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jQuery Shorten Documentation and Demo

This jQuery plugin automatically truncates single-line text to fit in a block or pre-set width while you can configure how the text ends (ellipsis). The default is the triple-dot character ("…", …, Unicode: 2026) but you can use anything you want, including markup. If you're looking for CSS3 text-overflow functionality this plugin implements it, and more.

.shorten() (fit parent)

Zero configuration, unstyled <p> element shortened to fit the parent <div>'s width.

This is a bit of styled text that could be any length, but has to fit the parent width.

This is a bit of tiny text that could be any length, but has to fit the parent width. (For example, this is a really long bit of text that has to fit on a single line.)

The parent has a dotted border and its width is set to 500px in CSS.
Tip: To find out if your use case is supported you can check the test page!

This is achieved using either of two methods: First the text width of the 'selected' element (eg. span or div) is measured using Canvas or by placing it inside a temporary table cell. If it's too big to big to fit in the element's parent block it is shortened (initially using an educated guess for efficiency) and measured again until it (and the appended ellipsis) fits inside the block. A tooltip on the 'selected' element displays the full original text.

If the browser supports truncating text with CSS ('text-overflow:ellipsis') then that is used (but only if the text to append is the default "…").

If the text is truncated by the plugin any markup in the text will be stripped (eg: "<a" starts stripping, "< a" does not). This behaviour is dictated by jQuery's .text(val) method. The appended text may contain HTML however (a link or span for example).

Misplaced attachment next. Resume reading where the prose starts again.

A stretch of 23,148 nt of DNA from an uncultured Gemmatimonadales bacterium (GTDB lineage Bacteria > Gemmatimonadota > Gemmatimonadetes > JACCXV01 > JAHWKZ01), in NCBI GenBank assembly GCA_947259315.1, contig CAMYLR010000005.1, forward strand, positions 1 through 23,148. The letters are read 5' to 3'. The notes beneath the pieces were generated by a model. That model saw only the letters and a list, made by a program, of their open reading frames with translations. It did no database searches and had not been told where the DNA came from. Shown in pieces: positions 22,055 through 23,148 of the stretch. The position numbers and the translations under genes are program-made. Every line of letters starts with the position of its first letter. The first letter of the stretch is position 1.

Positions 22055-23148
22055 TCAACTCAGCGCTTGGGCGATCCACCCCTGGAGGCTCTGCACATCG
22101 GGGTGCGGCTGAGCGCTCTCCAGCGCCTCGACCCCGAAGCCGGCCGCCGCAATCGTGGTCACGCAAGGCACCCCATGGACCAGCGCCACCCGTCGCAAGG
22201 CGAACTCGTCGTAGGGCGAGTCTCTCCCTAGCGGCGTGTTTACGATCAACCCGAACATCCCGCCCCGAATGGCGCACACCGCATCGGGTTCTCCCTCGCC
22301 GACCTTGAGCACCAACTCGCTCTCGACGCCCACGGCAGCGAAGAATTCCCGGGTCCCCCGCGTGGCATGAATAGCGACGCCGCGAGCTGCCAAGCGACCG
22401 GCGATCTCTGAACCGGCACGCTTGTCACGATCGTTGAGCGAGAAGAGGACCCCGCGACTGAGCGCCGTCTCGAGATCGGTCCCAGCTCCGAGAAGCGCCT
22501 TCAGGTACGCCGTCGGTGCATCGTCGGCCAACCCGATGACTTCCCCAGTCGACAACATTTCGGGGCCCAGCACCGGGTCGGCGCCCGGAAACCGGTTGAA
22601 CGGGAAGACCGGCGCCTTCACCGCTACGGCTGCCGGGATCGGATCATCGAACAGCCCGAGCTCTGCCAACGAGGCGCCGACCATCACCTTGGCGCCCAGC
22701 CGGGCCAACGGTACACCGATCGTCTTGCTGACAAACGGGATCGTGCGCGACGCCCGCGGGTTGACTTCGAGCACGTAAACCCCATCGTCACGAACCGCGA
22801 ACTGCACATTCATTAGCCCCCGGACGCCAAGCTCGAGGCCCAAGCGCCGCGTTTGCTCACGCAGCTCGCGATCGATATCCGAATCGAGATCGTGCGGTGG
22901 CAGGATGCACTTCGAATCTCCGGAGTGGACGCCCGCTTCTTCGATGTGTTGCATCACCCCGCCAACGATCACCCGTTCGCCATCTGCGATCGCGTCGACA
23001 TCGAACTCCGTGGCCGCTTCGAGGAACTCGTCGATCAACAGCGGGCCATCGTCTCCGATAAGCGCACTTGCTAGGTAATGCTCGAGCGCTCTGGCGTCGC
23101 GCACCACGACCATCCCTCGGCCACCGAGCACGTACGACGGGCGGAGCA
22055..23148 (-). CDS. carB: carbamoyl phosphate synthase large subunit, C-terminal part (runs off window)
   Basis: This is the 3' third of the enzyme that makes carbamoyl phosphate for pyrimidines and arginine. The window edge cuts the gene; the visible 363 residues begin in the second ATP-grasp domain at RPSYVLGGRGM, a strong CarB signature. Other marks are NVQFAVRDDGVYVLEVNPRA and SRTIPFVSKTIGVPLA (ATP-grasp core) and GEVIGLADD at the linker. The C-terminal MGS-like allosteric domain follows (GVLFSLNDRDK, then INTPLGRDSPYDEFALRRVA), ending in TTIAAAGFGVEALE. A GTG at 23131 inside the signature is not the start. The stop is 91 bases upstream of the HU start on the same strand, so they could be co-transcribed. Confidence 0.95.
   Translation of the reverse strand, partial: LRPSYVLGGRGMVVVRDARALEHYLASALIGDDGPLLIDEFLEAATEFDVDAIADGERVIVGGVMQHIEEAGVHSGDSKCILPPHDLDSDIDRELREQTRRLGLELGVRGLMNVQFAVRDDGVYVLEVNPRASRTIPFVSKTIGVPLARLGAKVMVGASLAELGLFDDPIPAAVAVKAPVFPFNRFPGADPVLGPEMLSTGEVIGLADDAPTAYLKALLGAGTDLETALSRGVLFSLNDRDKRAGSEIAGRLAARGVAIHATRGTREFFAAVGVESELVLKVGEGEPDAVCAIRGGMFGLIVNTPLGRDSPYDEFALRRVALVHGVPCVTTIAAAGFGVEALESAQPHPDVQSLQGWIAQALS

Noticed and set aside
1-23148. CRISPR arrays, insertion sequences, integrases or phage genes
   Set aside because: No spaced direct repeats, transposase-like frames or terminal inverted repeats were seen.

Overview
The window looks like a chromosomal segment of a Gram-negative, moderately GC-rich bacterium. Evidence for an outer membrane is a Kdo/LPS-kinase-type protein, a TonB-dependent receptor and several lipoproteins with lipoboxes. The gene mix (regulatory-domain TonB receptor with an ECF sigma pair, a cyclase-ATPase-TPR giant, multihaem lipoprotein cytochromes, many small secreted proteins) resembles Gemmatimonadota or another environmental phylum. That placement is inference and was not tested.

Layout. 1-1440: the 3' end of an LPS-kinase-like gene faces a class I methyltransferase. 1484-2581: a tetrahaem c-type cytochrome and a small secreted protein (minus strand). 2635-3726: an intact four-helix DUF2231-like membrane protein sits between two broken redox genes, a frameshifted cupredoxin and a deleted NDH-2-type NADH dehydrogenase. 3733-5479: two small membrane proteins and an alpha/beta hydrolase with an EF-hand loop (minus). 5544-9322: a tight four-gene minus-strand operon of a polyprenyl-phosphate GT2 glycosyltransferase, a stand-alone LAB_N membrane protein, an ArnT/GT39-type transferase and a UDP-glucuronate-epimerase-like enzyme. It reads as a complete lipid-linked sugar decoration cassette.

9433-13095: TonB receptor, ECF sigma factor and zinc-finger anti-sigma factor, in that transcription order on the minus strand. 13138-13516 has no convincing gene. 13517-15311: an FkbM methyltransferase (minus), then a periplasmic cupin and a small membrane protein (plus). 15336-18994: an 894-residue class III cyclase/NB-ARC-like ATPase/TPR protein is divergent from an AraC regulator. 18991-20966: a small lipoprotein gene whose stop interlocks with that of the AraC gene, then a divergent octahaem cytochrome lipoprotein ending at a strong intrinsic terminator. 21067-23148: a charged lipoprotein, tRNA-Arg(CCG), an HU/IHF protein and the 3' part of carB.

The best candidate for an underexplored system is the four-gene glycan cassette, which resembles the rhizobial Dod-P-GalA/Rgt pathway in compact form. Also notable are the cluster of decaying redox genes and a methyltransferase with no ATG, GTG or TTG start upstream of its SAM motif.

Usage example ('selecting' a div with an id of "element"):

<div style="width:500px;"> <div,span,p... class="foo">text</div,span,p...> </div> <script type="text/javascript" src=""></script> <script type="text/javascript" src="jquery.shorten.js"></script> <script type="text/javascript"> $(function() { $(".foo").shorten(); }); </script>

By default the plugin will use the parent block's width as the maximum width and the "…" char as appended text.


There are three ways of configuring the plugin:

1) Passing a configuration hash as the plugin's argument, eg:

.shorten({ width: 400, tail: ' <a href="#">more</a>', tooltip: false });

2) Using two optional arguments (deprecated!): width = the desired pixel width, integer tail = text/html to append when truncating

3) By changing the plugin defaults, eg:

$.fn.shorten.defaults.tail = ' <a href="#">more</a>';
.shorten({width: 400}), .shorten({width: 400, tail: '<a href="">...more</a>'})

This is a <p> element that could be any length, but has to fit a given pixel width.

This is a bit of styled text that could be any length, but has to fit a given pixel width.

Too short, no need to truncate.

Truncating with options set.

Default settings

$.fn.shorten.defaults = { tail: "&hellip;", tooltip: true };


- There is no default width (unless you create one).

- You may want to set the element's CSS to {visibility:hidden;} so it won't initially flash at full width in slow browsers. The plugin unhides it when it's done.

.shortenText { overflow:hidden; /* Recommended: if not hiding the text before it's shortened. */ visibility: hidden; /* Optional: hide the element before shortening its content. */ }

- The CSS3 spec requires the element to be a block for text-overflow. And Chrome additionally requires white-space:nowrap and overflow:hidden. Shorten sets all selected elements to display:block and white-space:nowrap. When using text-overflow it's also setting the element to overflow:hidden.

- jQuery < 1.4.4: Shorten doesn't work for elements who's parents have display:none, because .width() is broken (returns negative values).
see: jQuery bug #7225. Workarounds:

- Text in floated elements gets its target width from the element itself, not from the parent container.

- Only supports ltr text for now.

Tested with jQuery 1.3+

Based on a creation by M. David Green ( in 2009.

Heavily modified/simplified/improved by Marc Diethelm (

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